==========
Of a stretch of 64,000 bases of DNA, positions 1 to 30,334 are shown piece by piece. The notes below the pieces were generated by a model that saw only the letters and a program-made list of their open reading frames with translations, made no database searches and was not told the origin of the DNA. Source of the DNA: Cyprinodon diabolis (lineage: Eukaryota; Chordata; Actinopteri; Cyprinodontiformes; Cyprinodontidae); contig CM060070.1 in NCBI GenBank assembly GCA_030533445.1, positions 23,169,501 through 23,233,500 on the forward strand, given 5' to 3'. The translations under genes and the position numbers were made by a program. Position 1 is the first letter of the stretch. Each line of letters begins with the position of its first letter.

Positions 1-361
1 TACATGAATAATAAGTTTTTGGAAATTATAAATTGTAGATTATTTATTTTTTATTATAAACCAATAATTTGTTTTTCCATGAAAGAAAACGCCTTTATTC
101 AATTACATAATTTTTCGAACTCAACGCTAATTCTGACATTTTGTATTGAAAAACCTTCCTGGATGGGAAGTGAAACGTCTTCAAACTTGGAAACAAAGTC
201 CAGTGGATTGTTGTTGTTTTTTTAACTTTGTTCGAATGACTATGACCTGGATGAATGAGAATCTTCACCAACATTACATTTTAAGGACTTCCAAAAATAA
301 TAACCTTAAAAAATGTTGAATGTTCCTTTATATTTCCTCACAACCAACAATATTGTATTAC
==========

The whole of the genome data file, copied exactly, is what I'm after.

Of a stretch of 64,000 bases of DNA, positions 1 to 30,334 are shown piece by piece. The notes below the pieces were generated by a model that saw only the letters and a program-made list of their open reading frames with translations, made no database searches and was not told the origin of the DNA. Source of the DNA: Cyprinodon diabolis (lineage: Eukaryota; Chordata; Actinopteri; Cyprinodontiformes; Cyprinodontidae); contig CM060070.1 in NCBI GenBank assembly GCA_030533445.1, positions 23,169,501 through 23,233,500 on the forward strand, given 5' to 3'. The translations under genes and the position numbers were made by a program. Position 1 is the first letter of the stretch. Each line of letters begins with the position of its first letter.

Positions 1-361
1 TACATGAATAATAAGTTTTTGGAAATTATAAATTGTAGATTATTTATTTTTTATTATAAACCAATAATTTGTTTTTCCATGAAAGAAAACGCCTTTATTC
101 AATTACATAATTTTTCGAACTCAACGCTAATTCTGACATTTTGTATTGAAAAACCTTCCTGGATGGGAAGTGAAACGTCTTCAAACTTGGAAACAAAGTC
201 CAGTGGATTGTTGTTGTTTTTTTAACTTTGTTCGAATGACTATGACCTGGATGAATGAGAATCTTCACCAACATTACATTTTAAGGACTTCCAAAAATAA
301 TAACCTTAAAAAATGTTGAATGTTCCTTTATATTTCCTCACAACCAACAATATTGTATTAC